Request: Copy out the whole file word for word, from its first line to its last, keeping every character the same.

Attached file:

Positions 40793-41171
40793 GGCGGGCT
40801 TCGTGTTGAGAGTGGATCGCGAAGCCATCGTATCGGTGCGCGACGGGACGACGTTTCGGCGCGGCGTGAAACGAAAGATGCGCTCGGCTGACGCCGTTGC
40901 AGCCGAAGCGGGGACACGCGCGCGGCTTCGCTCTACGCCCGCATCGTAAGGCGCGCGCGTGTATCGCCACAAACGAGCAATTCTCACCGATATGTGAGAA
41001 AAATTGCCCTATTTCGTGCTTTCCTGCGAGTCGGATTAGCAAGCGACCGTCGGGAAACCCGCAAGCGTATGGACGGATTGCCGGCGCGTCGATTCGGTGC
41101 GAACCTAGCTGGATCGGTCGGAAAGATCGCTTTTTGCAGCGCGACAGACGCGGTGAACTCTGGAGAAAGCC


Positions 40793-41171
40793 GGCGGGCT
40801 TCGTGTTGAGAGTGGATCGCGAAGCCATCGTATCGGTGCGCGACGGGACGACGTTTCGGCGCGGCGTGAAACGAAAGATGCGCTCGGCTGACGCCGTTGC
40901 AGCCGAAGCGGGGACACGCGCGCGGCTTCGCTCTACGCCCGCATCGTAAGGCGCGCGCGTGTATCGCCACAAACGAGCAATTCTCACCGATATGTGAGAA
41001 AAATTGCCCTATTTCGTGCTTTCCTGCGAGTCGGATTAGCAAGCGACCGTCGGGAAACCCGCAAGCGTATGGACGGATTGCCGGCGCGTCGATTCGGTGC
41101 GAACCTAGCTGGATCGGTCGGAAAGATCGCTTTTTGCAGCGCGACAGACGCGGTGAACTCTGGAGAAAGCC